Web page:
November 22, 2017
Somewhere in Burbank, California, there are Warner Bros. executives wondering if someone put a hex on Justice League, given its laundry list of production woes and a $96 million opening weekend — the lowest for DC's Extended Universe films. Adding credence to the theory would be the fact that it's actually a decent movie.
One of the most difficult tasks a director has when taking on a big-budget superhero franchise is finding a way to juggle teams of characters. Each hero typically requires time in the limelight, but a creative misstep risks schizophrenic pacing and a muddled story. In a macabre way, the decision to bring in Joss Whedon for re-shoots after the death of director Zack Snyder's child in March produced a film that highlights each man's talents while downplaying their weaknesses.
The plot to Justice League is one that moviegoers — particularly Marvel Universe fans of The Avengers (2012) — know too well: a group of aliens are closing in and earth's mightiest heroes need to stop them. Instead of Captain America and friends, the DCU has Aquaman (Jason Momoa); Batman (Ben Affleck); Cyborg (Ray Fisher); and Wonder Woman (Gal Gadot). The group needs Superman (Henry Cavill) to ensure victory, but he's dead as per the events of Batman v Superman: Dawn of Justice (2016).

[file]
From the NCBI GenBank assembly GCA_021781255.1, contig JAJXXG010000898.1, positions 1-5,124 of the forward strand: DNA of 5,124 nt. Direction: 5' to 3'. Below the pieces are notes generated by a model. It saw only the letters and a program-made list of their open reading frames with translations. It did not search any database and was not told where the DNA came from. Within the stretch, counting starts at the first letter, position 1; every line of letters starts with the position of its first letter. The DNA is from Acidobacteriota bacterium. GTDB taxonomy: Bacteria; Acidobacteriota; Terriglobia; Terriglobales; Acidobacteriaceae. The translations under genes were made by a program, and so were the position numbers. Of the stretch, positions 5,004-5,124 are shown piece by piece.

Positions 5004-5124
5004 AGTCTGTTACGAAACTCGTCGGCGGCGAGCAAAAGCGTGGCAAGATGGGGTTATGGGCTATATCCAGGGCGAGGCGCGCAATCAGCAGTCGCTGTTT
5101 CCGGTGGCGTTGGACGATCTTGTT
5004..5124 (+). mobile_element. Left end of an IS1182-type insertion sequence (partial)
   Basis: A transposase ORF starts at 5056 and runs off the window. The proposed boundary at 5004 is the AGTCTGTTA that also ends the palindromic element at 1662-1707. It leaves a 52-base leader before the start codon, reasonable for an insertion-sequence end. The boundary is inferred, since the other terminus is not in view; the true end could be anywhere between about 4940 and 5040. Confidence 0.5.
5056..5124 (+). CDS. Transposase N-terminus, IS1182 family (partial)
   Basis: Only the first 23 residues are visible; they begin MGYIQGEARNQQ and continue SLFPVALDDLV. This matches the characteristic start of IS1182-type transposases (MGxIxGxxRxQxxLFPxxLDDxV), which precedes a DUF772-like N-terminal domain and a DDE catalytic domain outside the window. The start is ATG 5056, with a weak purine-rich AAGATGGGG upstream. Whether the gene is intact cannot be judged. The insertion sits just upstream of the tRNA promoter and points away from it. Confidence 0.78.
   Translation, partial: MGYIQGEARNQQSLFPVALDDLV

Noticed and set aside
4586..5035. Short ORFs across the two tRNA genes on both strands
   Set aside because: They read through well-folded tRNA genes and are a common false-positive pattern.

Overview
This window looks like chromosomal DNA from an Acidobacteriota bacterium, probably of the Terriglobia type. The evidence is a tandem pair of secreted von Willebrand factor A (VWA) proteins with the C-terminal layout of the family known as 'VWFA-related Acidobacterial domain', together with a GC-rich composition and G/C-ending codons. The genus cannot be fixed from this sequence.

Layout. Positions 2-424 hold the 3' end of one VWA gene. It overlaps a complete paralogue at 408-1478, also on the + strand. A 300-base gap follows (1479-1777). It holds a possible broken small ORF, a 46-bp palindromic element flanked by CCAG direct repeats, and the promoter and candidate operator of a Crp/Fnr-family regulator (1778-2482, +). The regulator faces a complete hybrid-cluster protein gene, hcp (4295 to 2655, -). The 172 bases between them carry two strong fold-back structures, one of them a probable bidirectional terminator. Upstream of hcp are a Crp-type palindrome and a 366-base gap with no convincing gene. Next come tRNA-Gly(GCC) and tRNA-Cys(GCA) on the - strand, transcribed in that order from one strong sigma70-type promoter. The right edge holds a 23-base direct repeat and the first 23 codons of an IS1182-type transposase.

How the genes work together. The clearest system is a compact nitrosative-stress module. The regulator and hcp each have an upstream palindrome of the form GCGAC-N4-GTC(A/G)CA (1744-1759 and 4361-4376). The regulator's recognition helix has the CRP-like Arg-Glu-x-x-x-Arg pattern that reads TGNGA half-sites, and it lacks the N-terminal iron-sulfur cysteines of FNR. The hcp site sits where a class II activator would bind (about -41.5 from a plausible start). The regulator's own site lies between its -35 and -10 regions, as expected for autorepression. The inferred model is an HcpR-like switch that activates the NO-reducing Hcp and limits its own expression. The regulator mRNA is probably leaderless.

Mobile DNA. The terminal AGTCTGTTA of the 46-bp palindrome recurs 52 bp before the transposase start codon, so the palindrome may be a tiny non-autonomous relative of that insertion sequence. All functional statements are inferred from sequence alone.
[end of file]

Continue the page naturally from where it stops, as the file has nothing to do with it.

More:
Or is he?
The group decides (after a bioethical debate) that alien technology in their possession, but wanted by the film's villain Steppenwolf (Ciaran Hinds), could conceivably rip the Kryptonian from death's grip.
"This is science beyond our limits, and that's what science is for — to do what's never been done, to make life better," Batman says.
"Or to end it. Technology is like any other power. Without reason, without heart, it destroys us," replies Diana Prince, whose philosophy was shaped during the World War I setting of director Patty Jenkins blockbuster Wonder Woman in June. "You're risking lives — theirs, and maybe countless more."
"Superman was a beacon to the world," Batman replies. "Why aren't you? You're an inspiration, Diana. You don't just save people — you make them see their better selves. And yet I never heard of you until [Lex] Luthor lured you about by stealing a picture of your dead boyfriend."
Wonder Woman reluctantly agrees to the plan after punching her teammate for the personal attack, and it isn't long before the Man of Steel once again save the planet from an impending apocalypse.
Justice League may be predictable, but it also happens to be 120 minutes of pure fun. It judiciously uses humor and, unlike Marvel's cash-cow Thor: Ragnarok, it doesn't shy away from heartfelt moments with slapstick humor.
Does Justice League have some glaring flaws? Sure. Henry Cavill, for instance, was not allowed to shave a mustache for Mission: Impossible 6 over at Paramount when reshoots were required. Warner Bros. then decided it would spend millions on CGI to remove the facial hair in post-production. The feat couldn't be pulled it off on short notice, but that in no way should serve as a deal-breaker.